Many Newark, New Jersey, residents may be aware that there have been proposals from various quarters to merge the Social Security Disability Insurance Trust Fund and the Old-Age and Survivors Insurance Trust Fund. That is because the SSDI trust is experiencing financial difficulty and experts believe that the funds will be gone by 2016 unless something is done by authorities immediately.
The previous post on our blog discussed some the effects that such a merger may cause. Two major concerns that experts pointed out pertain to the individual financial independence and sustainability of the two programs and the perceptions that people across America have of SSDI and OASI. In addition to those concerns, experts also pointed out that a merger of SSDI and OASI may lead to a situation where authorities ignore the financial resolution necessary to sustain the two programs.
According to experts, a combined SSDI-OASI trust fund will hold until 2033; however, that may lead to legislators delaying necessary repairs, which may eventually lead to a disaster for SSD. The SSDI program trustees have indicated that if legislators wait until the fund reserve is depleted as expected in 2033, it may not be feasible to take corrective action. Instead, they recommend that the funds be merged, if it becomes necessary, only after corrective action is taken regarding SSDI being able to sustain financially.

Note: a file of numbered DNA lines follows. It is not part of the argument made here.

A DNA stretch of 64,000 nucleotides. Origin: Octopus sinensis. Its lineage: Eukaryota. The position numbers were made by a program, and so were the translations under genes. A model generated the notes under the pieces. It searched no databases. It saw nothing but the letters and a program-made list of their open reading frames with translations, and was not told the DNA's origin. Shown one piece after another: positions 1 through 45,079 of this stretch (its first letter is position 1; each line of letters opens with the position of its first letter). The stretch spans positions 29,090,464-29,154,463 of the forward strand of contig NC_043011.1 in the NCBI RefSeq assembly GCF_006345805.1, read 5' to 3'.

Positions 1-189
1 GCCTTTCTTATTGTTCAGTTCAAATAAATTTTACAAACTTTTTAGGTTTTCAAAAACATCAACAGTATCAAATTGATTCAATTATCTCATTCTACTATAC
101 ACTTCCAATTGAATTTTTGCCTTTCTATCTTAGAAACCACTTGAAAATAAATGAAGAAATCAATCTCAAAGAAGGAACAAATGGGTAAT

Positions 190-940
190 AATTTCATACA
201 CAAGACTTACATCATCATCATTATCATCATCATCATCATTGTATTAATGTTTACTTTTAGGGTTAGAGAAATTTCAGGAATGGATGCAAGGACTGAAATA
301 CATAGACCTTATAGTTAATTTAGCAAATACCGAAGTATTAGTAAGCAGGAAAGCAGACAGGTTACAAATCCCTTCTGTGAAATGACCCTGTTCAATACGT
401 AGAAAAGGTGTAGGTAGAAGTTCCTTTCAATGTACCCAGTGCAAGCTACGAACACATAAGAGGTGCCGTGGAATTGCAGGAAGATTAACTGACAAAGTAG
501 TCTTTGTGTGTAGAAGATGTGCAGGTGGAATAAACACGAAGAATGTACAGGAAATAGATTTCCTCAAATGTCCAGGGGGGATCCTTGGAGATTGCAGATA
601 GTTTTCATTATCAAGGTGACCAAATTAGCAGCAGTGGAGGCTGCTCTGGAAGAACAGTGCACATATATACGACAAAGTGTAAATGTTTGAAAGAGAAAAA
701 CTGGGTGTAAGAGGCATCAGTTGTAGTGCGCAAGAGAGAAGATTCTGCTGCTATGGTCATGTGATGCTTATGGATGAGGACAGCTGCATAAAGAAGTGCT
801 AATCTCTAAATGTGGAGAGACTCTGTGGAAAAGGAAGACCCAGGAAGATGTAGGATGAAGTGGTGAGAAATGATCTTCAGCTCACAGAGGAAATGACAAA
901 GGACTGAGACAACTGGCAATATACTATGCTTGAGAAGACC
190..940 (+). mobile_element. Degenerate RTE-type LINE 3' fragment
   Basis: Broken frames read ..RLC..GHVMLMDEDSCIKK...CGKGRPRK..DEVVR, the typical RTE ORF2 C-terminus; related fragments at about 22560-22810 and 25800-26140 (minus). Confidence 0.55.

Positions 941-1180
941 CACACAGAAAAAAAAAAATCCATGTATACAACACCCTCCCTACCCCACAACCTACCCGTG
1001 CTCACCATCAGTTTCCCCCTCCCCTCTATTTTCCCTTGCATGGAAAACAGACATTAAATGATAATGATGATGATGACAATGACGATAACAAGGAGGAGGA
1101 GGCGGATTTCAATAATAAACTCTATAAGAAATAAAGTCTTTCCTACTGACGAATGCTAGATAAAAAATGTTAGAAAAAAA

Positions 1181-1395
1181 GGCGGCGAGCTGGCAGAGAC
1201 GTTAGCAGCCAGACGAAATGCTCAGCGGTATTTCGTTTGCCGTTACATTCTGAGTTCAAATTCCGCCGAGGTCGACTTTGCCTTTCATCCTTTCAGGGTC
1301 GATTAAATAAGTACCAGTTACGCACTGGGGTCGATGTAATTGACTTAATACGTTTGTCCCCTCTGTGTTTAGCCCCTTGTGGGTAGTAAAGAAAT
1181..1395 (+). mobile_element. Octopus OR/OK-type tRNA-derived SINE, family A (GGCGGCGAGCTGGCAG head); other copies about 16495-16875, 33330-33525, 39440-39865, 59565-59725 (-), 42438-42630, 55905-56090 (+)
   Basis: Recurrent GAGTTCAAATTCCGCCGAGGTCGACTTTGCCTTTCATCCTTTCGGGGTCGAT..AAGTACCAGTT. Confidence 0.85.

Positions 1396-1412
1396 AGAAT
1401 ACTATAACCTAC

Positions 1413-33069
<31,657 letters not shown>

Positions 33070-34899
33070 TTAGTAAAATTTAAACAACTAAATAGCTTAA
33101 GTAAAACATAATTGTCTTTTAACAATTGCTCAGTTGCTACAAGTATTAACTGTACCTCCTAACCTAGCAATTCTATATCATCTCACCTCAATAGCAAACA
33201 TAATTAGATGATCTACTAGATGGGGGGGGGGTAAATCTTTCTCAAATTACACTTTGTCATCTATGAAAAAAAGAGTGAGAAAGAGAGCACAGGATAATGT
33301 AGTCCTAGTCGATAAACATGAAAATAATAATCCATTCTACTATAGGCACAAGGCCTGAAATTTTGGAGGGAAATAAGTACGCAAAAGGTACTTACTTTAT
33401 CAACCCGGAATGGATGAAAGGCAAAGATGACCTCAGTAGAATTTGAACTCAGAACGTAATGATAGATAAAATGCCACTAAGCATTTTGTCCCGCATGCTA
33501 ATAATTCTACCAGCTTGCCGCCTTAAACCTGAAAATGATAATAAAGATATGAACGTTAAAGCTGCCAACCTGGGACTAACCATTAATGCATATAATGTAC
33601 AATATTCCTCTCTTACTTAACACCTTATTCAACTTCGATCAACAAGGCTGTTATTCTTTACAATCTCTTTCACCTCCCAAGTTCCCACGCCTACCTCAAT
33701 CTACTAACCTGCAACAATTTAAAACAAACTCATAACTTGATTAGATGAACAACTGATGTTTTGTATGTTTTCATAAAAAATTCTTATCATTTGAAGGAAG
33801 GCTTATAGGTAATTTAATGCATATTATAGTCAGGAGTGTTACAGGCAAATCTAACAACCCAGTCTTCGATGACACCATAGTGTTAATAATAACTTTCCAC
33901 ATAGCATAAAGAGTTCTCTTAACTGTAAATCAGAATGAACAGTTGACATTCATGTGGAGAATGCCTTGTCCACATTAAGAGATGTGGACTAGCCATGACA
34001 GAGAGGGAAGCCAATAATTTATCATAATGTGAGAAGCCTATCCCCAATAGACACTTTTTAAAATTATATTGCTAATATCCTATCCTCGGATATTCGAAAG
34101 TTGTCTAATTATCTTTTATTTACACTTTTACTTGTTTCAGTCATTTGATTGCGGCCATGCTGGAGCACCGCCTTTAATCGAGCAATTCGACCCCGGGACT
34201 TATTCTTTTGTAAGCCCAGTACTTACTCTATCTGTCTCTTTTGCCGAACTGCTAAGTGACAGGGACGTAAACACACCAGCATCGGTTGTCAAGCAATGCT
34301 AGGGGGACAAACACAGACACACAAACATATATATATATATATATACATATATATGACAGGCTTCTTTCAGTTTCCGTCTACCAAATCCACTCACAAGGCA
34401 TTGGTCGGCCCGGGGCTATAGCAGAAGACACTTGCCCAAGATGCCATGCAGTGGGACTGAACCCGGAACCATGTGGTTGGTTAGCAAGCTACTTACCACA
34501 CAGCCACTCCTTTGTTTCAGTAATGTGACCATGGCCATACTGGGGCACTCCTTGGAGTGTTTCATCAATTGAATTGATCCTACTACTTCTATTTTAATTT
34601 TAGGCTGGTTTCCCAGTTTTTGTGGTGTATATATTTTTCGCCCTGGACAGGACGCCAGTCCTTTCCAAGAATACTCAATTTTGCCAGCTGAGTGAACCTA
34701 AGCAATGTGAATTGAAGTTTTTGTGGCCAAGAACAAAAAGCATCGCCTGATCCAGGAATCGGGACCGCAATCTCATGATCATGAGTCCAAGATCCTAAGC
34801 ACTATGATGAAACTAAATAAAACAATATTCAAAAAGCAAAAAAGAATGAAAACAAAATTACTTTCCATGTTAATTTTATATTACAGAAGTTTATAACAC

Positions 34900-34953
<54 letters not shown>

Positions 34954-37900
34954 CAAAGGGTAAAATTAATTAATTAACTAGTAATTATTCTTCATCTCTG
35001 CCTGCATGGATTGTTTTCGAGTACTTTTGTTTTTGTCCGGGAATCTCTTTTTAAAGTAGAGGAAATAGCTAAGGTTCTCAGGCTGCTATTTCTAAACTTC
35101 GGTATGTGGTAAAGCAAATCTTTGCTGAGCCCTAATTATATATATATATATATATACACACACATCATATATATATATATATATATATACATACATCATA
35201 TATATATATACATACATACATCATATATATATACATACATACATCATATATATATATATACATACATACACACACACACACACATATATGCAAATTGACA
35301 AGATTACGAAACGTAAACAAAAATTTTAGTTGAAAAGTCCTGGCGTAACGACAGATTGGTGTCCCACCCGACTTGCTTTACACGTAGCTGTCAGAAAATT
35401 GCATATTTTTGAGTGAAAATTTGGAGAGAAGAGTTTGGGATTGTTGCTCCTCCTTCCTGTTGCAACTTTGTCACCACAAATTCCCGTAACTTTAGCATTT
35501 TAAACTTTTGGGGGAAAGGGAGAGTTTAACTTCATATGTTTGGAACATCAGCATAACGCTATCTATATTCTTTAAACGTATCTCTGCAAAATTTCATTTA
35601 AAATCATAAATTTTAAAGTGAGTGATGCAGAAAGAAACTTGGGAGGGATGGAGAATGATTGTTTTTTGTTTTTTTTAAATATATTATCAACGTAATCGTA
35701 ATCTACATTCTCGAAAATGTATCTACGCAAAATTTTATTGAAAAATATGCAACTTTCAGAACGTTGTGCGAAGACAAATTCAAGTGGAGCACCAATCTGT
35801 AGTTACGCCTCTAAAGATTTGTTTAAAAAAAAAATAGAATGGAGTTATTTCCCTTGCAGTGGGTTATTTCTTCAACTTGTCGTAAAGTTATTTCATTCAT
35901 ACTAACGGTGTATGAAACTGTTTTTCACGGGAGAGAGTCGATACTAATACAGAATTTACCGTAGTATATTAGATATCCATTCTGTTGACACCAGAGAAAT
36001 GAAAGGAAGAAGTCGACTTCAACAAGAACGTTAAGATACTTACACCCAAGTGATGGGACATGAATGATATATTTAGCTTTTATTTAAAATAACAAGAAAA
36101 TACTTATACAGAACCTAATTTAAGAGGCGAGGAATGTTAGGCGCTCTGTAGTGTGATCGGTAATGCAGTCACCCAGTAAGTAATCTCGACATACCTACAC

Another concern is the lack of transparency in how the SSDI trust fund functions. Many people assume that SSDI and OASI give returns that are proportionate to the contributions. Interestingly, there is already a lack of transparency about how the trust funds’ income is redistributed. As a result, people often demand what they think they have earned over the years but actually, that leads to increases in the program’s costs and tax burdens increasing. In the process, the younger population feels the burden of rising tax burdens and net income losses.
Source: Economics21.org, “Costs of Merging Social Security Retirement and Disability Funds,” Charles Blahous, April 27, 2015